Second, gainful employment rules are a critical tool to ensure that programs designed and marketed as career education programs actually support students find good jobs in their chosen career field and not incur massive student debt that they will lack the means to be able to repay. Student veterans are often particularly interested in career education programs and the rule should be reinstated.
A strong gainful employment rules helps to ensure career education programs are held accountable and so that students are provided the skills, training and education they need to thrive in their career path while not unduly burdened by student debt.
Third, the Department should reinstate the ban on pre-dispute arbitration clauses and class action waivers. Arbitration is a form of alternative dispute resolution that seeks to resolve legal disputes outside of courts. Forced arbitration stacks the deck in favor of schools that engaged in predatory behaviors. Legal clauses requiring students to arbitrate disputes, rather than to file complaints in court, are usually slipped into lengthy enrollment agreements and the students have no idea what arbitration is, what rights the arbitration process forces them to give up, or how having their case resolved via arbitration might not be in their interest. Arbitration hides the bad acts of certain schools from the regulators, prosecutors, consumer protection advocates and the media. Similarly, class action waivers included in enrollment contracts serve the interests of the worst schools and harm students. A student who has been harmed by a for-profit school, even if that harm might result in tens of thousands of dollars in damages, will find it extremely difficult to engage an attorney to handle their individual matter. Accordingly I respectfully urge you to reinstate the ban on pre-dispute arbitration clauses and class action waivers.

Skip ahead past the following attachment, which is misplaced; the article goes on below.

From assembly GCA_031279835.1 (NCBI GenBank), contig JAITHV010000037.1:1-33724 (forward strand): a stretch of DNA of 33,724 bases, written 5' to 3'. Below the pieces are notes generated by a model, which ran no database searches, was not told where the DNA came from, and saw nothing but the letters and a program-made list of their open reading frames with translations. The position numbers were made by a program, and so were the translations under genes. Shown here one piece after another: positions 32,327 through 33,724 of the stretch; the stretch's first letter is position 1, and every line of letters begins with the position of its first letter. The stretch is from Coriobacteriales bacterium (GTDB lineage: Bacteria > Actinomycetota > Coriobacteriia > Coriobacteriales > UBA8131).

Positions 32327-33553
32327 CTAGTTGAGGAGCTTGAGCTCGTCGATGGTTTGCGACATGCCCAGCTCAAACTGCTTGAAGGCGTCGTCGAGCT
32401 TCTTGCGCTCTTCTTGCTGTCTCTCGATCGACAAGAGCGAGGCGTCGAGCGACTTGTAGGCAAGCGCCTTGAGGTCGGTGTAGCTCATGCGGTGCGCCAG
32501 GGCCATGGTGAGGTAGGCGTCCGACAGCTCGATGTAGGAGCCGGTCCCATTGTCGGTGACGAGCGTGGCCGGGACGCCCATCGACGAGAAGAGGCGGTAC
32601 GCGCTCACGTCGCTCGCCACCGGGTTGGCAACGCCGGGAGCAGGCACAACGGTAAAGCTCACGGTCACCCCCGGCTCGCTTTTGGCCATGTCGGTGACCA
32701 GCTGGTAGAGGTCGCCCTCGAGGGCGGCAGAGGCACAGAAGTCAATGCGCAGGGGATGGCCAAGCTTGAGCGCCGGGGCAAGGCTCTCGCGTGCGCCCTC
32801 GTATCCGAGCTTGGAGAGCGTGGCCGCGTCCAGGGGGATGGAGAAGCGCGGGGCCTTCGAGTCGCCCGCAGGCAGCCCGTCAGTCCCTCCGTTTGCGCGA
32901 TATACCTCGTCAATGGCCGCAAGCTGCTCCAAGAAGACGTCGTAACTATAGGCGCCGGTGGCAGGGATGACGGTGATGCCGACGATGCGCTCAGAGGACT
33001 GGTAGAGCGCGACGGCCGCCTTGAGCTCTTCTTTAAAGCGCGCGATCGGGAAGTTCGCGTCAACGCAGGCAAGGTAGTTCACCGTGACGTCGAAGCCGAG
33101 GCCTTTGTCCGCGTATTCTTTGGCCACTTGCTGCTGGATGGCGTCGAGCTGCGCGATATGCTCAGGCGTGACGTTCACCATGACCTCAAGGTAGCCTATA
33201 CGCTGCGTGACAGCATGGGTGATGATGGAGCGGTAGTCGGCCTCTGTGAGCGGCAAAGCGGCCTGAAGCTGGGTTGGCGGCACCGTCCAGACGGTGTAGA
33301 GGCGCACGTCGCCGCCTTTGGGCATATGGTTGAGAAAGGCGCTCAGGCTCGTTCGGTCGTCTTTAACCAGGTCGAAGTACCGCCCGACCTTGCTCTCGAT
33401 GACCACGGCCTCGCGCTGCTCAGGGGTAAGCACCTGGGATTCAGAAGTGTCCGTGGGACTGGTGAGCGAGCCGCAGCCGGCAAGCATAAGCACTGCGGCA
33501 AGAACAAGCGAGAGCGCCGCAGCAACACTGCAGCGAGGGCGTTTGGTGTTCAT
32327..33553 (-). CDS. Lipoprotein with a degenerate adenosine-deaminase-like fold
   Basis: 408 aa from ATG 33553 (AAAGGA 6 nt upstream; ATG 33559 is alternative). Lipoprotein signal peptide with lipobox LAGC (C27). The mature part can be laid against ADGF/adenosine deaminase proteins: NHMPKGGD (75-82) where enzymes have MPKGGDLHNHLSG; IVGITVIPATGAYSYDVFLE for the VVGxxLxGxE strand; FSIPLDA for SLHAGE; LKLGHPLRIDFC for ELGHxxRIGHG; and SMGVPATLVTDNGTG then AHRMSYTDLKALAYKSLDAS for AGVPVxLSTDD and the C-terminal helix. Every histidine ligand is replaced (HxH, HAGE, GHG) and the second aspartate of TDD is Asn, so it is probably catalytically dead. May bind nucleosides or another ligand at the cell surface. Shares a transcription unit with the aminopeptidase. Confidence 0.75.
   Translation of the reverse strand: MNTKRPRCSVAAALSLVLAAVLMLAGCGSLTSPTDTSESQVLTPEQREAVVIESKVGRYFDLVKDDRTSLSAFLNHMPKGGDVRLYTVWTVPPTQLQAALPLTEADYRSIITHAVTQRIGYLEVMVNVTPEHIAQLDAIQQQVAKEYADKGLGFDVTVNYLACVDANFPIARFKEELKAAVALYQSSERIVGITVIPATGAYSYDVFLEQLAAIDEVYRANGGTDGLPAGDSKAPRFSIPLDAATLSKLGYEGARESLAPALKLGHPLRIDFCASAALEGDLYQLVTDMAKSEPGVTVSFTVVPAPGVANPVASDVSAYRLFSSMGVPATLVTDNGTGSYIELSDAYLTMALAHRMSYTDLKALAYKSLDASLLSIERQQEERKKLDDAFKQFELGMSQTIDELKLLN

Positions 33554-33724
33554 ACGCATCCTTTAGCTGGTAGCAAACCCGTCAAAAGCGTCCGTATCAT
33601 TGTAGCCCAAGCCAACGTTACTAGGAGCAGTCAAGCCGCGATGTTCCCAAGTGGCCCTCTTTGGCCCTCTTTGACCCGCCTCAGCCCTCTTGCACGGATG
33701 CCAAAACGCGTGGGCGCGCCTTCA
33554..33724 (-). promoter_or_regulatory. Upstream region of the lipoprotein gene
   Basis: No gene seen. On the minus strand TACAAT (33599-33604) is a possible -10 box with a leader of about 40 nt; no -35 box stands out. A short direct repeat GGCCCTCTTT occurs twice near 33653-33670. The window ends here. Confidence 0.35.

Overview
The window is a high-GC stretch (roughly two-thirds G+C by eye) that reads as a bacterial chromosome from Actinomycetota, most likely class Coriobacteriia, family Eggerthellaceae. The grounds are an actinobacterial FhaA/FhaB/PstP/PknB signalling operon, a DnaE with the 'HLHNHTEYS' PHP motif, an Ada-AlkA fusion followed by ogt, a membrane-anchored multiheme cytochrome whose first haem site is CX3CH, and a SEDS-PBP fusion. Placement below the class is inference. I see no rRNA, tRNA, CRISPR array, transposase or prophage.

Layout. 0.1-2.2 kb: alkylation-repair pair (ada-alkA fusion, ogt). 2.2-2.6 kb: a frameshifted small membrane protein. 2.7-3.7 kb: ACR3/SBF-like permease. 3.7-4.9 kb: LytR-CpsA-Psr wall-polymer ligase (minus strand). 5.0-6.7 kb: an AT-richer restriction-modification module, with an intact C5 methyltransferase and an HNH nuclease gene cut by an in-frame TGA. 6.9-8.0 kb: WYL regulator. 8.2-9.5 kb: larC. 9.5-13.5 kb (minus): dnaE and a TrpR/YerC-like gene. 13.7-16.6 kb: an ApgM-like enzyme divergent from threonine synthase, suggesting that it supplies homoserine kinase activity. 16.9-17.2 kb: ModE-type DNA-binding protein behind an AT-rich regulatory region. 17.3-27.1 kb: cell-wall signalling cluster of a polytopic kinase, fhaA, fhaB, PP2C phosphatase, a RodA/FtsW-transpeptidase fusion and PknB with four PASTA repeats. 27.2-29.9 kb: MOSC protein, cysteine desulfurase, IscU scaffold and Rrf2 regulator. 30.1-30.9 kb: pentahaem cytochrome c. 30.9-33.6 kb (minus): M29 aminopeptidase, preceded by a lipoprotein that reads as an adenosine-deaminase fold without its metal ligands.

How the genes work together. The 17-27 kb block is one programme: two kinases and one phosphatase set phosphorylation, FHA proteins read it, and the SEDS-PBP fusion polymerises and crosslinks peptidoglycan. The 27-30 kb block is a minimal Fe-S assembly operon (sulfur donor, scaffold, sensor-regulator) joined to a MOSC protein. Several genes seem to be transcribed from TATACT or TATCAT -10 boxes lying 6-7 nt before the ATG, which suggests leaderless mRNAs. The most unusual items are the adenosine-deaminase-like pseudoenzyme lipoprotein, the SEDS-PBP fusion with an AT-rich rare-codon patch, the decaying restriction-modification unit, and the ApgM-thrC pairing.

Finally, Congress acted this year to close the 90/10 loophole that heavily incentivized for-profit schools to target student veterans with predatory sales tactics in order to maximize the number of non-veteran students the school can enroll. I understand the Department can not begin rulemaking on this issue until October 1, 2021, but I urge you to do so as soon as possible after that date.
Thank you once again for the opportunity to provide this public comment today and thank you to the dedicated staff at the Department for your work on these important issues facing students.
Download Robert’s testimony here:NegReg Public Comment